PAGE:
What Comp Structure Might Be Most Appropriate: Broadbanding or Market Pricing.

Why it Might Be Best: As the organization grows and continues to experience significant changes to operations, the company needs to have enough flexibility to react to the market, while at the same time allowing talent to make regular lateral moves as needed without having to take a step back from a pay grade/job band standpoint. Additionally, the organization may be purchasing other businesses and need the flexibility to fit their comp structures into their own.

3. Maturity Life Cycle Stage: A large amount of assets has been accrued and companies are well established in the market. They’re cash cows and have a large market share. They may gradually experience slower growth if products stagnate. In order to avoid decline, they may decide to diversify by acquiring other companies and/or creating new product lines.

What Comp Structure Might Be Most Appropriate: Traditional Grades or a Step Structure.

Why it Might Be Best: As operations begin to stabilize and growth slows, things like internal equity, defining internal career paths, and having a structure that makes sense across all business units starts to become more important. As downsides, having narrower, more clearly defined ranges limits an organization’s ability to attract outside talent based on pay (and provide additional remuneration opportunities for senior individual contributors at the top of their ranges), but the narrow ranges limit disruptive pay issues and free managers and the HR function up from having to constantly market price jobs so that they might focus on other things.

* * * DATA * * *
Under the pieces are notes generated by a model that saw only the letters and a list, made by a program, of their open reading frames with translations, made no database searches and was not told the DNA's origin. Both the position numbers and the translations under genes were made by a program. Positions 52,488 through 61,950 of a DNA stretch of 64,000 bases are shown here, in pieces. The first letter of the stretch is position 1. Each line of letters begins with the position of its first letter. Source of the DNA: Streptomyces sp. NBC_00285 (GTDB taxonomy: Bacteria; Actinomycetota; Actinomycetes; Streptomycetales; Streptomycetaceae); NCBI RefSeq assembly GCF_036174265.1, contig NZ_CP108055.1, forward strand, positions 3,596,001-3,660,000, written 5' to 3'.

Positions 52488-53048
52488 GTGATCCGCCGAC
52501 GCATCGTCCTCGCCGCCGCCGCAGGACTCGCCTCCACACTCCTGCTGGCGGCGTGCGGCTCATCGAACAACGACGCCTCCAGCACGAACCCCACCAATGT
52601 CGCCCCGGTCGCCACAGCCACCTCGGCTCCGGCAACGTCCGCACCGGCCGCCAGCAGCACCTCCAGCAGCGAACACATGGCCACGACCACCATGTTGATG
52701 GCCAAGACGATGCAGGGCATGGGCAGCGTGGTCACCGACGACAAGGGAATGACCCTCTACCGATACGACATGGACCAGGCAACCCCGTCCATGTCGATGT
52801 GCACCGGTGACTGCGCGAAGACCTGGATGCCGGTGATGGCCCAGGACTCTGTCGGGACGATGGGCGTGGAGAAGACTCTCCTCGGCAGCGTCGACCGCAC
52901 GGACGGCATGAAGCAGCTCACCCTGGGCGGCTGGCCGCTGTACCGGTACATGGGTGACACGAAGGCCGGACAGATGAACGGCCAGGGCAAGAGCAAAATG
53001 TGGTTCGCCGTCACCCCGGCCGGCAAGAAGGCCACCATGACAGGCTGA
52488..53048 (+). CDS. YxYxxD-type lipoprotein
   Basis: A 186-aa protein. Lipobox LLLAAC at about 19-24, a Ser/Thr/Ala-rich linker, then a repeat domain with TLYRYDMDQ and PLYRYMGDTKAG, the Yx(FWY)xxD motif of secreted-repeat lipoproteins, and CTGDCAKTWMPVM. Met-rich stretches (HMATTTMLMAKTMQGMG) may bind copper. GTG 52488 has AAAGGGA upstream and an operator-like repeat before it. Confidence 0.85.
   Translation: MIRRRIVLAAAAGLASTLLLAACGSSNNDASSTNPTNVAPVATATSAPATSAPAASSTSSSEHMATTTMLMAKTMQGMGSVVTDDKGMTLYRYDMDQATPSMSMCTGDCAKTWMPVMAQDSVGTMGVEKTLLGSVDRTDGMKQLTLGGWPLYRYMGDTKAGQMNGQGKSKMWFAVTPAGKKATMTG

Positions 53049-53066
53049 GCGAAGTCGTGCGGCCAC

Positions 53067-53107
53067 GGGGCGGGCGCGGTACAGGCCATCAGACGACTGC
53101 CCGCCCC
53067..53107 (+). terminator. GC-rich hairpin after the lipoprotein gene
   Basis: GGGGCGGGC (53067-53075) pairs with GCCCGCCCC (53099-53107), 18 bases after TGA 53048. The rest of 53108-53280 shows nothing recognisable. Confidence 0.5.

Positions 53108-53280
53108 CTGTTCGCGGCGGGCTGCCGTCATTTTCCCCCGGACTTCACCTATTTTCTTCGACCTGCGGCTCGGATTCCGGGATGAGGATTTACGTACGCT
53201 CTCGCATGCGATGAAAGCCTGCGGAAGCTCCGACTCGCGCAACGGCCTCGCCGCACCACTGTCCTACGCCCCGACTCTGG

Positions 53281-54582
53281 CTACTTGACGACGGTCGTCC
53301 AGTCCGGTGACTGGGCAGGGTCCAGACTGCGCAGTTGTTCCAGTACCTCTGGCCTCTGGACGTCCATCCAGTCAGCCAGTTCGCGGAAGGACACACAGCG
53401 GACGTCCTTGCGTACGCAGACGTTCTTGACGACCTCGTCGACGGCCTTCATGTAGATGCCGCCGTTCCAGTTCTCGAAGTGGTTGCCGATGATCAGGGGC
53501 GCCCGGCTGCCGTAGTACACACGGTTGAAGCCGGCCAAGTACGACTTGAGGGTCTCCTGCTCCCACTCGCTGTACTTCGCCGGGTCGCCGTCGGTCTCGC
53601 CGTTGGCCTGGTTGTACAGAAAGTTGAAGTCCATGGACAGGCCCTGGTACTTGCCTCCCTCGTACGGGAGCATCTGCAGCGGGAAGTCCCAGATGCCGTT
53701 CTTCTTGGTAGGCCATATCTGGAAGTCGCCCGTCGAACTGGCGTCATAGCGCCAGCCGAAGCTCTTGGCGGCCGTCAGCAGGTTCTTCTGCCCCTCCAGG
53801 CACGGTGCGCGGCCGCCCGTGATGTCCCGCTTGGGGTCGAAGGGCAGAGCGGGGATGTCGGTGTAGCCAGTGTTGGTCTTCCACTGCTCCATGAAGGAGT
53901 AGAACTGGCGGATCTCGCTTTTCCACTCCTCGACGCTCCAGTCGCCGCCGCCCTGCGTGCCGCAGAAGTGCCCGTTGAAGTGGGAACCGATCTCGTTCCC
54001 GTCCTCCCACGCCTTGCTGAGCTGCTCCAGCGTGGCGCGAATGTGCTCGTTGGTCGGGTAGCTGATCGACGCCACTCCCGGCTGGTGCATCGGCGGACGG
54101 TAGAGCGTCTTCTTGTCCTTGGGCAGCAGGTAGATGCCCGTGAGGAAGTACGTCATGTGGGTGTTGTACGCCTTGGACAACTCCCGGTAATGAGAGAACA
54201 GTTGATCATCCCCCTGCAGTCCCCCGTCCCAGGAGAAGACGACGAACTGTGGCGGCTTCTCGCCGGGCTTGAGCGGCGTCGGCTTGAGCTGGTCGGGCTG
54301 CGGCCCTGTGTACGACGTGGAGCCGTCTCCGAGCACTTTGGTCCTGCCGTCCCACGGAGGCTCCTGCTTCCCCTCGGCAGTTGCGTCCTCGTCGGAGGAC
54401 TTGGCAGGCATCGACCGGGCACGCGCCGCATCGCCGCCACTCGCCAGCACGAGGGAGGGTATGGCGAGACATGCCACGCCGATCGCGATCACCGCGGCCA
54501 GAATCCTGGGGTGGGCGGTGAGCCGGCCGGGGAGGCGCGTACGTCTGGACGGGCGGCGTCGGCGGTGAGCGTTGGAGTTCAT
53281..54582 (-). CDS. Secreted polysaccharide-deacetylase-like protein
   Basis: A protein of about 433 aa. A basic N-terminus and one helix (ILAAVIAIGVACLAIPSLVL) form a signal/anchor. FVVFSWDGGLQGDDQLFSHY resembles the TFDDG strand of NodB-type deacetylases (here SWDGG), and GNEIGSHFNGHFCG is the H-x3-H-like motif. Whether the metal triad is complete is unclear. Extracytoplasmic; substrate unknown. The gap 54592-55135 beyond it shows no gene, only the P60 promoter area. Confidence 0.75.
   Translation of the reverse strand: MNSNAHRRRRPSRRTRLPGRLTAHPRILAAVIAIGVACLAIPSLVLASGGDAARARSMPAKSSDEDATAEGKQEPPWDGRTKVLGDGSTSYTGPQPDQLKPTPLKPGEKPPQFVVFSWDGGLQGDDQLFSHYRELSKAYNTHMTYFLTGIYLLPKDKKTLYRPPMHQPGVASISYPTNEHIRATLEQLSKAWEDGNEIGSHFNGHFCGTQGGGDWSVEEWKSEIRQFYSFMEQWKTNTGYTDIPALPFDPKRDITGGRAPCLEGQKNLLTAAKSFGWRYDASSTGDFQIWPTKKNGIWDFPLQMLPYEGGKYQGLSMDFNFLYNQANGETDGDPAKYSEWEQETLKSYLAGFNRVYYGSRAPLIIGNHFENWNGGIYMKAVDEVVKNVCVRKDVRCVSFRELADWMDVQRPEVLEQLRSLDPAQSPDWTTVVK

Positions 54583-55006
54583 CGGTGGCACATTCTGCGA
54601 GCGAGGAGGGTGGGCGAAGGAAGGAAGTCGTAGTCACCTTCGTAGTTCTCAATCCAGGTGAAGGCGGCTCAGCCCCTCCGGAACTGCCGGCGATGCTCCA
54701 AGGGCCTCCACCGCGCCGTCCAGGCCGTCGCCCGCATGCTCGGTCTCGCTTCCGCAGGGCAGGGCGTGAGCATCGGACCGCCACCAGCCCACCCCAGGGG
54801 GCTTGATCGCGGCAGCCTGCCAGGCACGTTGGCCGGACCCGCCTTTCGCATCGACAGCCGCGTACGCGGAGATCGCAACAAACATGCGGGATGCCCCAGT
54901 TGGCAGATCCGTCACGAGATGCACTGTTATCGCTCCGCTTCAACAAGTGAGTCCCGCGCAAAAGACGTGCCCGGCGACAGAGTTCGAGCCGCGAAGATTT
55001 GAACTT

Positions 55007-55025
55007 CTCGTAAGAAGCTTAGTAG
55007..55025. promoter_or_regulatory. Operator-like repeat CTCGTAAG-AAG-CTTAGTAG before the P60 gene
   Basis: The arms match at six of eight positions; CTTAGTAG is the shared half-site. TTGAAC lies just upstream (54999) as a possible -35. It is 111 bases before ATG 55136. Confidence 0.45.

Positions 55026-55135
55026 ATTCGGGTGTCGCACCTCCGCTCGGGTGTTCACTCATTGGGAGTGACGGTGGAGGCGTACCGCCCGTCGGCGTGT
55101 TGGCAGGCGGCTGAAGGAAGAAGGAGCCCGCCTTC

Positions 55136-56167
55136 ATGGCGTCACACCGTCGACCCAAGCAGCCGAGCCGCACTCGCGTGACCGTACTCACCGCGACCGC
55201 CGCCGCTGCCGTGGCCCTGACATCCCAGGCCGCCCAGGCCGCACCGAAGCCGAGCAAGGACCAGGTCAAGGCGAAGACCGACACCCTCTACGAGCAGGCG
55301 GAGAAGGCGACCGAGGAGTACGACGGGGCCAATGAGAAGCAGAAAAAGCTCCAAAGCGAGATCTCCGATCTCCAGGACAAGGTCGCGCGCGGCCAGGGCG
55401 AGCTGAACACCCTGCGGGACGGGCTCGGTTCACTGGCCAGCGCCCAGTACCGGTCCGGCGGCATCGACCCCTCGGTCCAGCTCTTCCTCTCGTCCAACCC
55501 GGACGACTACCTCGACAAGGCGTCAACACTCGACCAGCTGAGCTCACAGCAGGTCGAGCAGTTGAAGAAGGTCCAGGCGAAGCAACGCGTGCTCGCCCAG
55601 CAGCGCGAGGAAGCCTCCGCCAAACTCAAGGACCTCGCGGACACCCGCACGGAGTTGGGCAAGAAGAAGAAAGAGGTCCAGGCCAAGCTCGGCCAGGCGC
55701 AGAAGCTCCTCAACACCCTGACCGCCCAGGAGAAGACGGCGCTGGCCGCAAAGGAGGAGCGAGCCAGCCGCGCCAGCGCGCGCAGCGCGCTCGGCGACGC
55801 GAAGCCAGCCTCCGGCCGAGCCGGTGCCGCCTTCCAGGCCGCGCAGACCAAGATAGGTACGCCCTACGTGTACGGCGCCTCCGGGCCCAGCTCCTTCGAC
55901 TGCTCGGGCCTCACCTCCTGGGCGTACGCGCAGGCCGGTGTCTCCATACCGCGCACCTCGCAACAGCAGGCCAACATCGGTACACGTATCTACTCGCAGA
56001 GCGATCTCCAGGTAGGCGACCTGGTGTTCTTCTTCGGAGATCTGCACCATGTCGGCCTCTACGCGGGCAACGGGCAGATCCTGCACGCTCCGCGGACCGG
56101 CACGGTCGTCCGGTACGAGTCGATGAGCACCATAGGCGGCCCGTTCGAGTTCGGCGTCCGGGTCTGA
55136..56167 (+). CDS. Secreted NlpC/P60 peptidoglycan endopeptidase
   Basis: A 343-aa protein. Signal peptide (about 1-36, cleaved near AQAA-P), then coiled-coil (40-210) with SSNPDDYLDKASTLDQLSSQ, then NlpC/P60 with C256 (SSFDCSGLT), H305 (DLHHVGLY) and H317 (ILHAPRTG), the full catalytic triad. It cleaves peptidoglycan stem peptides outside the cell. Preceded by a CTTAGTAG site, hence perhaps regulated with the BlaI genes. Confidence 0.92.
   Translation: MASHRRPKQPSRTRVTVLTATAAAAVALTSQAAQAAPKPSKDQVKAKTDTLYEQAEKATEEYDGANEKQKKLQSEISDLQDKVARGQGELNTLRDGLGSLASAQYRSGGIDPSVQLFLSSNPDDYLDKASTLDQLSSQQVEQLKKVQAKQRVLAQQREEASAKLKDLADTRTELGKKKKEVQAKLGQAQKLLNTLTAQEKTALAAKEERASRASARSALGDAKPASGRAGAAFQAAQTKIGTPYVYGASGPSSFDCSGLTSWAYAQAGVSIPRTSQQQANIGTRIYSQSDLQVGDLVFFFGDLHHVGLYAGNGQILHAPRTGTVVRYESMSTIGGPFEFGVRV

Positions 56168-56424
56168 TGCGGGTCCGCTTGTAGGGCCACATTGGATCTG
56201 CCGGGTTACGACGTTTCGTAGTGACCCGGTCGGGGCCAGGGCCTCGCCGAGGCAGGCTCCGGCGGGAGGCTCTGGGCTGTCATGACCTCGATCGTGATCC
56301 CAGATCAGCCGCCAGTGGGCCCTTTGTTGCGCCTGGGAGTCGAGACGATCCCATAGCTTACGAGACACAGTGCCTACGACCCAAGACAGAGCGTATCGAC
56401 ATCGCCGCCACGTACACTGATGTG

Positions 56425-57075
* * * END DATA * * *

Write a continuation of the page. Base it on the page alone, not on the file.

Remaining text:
4. Decline Life Cycle Stage: If efforts to re-charge the business fail, companies will decline or go out of business entirely. Company sales, profit, product demand and hiring dramatically slow. They can no longer afford to invest in the business. Unprofitable business units are terminated. A key focus is on cutting costs.

What Comp Structure Might Be Most Appropriate: Traditional Grades or a Step Structure.

Why it Might Be Best: At this point growth has slowed and any operational change is regressive as opposed to progressive. The organization is in a conservation mode, and also unlikely to be either a market leader in pay, able to target top talent, or be concerned about any of the other things (e.g. growth through acquisition, enabling internal mobility etc.) that made market pricing and broadbanding strategies attractive earlier in their life cycle.

…Here’s the thing, though. As with most things comp related… it really depends. I’ve seen mature, large cap organizations utilize broadbanding… and I’ve also seen start-ups utilize step structures. This is because the market, industry and growth strategy a business pursues are often times likely to play just as large a role in what comp structure it selects as its life cycle stage. HR/Comp Pros: Determining what makes the most sense for your business comes down to having a collaborative discussion with business leaders to understand how the talent strategy and business strategy work together.


As always, please share your thoughts in the comments section below.